There seem to be a variety of things different organizations "require" before accepting a student application, for example:
  • A patch / pull request
  • IRC / email involvement / idling
  • File a bug (I mean this in the "Mozilla" sense: an actual bug, a feature request, etc.)
  • Fix a bug / make a commit
I think all of these have pros and cons and making any a hard and fast rule would probably be a bad idea. Personally for Instantbird, we greatly encourage students to idle on IRC and get to know us; and to fix a minor bug or two or three. What I'm always looking for is: use, passion, and skill.

Asking for a patch / pull request (I include these together since they really just depend on how an organization accepts changes) can be a bit intimidating for a new user. I think this can be a pretty rough thing to ask for new contributors that might not want to share their work publicly with a large group of people (on a mailing list, public bug tracker, etc.) where they might be wrong. Even after being part of the community, I find that GSoC students are often very unwilling to publicly share code unless it's "perfect", but I digress. Anyway, if you're considering "requiring" this, I think it should be pretty clear that this changeset doesn't need to be perfect, it just needs to show that the student is able to read code, understand a bug report, provide a fix and test it.

I think it's perfect reasonable to ask students to idle on IRC and join mailing lists. They should definitely be trying to understand the community before attempting to join it. It isn't just a matter of if the community thinks the student would be a good fit, but also the student must ensure they can fit into the community.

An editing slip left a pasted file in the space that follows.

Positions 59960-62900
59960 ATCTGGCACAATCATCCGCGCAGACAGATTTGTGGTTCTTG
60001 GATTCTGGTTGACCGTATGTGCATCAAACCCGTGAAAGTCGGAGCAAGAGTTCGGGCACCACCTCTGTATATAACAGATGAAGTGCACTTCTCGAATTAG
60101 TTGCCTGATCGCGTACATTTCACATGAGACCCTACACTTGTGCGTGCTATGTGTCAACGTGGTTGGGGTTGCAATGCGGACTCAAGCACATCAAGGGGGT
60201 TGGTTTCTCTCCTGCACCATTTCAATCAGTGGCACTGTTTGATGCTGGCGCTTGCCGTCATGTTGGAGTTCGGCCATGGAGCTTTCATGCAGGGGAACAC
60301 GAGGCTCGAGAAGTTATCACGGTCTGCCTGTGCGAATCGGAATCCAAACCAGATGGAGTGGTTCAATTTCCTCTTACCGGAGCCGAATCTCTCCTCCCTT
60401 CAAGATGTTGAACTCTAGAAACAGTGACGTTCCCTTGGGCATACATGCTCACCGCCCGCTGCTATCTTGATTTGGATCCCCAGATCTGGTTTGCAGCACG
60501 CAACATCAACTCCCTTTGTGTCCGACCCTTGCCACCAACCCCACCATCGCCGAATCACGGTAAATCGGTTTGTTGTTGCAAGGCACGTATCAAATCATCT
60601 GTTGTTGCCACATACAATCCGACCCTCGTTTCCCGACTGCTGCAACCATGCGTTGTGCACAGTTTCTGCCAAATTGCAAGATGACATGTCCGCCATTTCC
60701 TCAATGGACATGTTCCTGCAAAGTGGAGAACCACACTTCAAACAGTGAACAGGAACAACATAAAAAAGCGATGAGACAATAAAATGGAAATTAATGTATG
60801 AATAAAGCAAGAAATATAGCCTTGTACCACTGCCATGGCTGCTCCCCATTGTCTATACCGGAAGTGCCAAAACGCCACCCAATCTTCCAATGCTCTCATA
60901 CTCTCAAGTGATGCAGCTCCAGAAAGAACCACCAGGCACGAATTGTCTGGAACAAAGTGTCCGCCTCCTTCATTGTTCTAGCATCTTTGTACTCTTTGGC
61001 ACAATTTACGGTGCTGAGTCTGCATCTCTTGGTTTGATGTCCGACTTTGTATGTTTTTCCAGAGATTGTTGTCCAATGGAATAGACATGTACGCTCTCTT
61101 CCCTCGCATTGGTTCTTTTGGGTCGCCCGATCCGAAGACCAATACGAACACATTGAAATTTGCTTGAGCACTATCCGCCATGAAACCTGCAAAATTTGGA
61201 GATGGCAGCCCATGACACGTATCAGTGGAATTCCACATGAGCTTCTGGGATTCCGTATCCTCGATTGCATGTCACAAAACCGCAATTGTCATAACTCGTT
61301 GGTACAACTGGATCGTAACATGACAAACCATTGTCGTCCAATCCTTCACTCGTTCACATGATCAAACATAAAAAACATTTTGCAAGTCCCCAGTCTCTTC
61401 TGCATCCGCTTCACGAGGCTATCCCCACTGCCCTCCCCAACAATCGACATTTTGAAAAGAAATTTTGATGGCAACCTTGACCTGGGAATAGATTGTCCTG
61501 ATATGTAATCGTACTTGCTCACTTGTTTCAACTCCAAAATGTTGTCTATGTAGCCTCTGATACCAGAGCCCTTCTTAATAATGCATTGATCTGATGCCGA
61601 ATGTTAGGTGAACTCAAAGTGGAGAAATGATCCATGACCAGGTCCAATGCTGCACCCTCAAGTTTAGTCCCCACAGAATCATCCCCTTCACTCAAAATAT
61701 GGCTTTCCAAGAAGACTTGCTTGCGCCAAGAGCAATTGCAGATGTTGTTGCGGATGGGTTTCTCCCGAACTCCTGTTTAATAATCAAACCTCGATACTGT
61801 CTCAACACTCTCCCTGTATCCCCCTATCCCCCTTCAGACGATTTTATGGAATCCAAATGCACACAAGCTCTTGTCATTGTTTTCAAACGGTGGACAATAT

Filing a bug is a great way for a student to show a few different things: they've used your software; they've used your software enough to find a bug in it (and there most likely is one!); they're able to express themselves in a clear and concise matter. If you're lucky they'll find something that actually annoys them and fix it themselves!

I have fix a bug listed last. You might ask how this differs from submitting a patch...and it does! Fixing a bug requires a patch to go through whatever review process your project uses, but builds upon just submitting a patch. My thoughts on this are pretty similar to just submitting a patch, but it depends on how large the bug is.

Something I found interesting is that almost everyone I talked to didn't treat their GSoC students any differently than they would treat a new contributor to their project. They still had to prove they were worthy of commit access, etc. Is there anything else you ask of your students before they apply to GSoC? I'd love to hear it!

Some other topics I'll hopefully find some time to write about include: community lessons, and handling a failing student. The community one will be very not-GSoC focused and could apply to just trying to incorporate new contributors...but I'll include it in this series.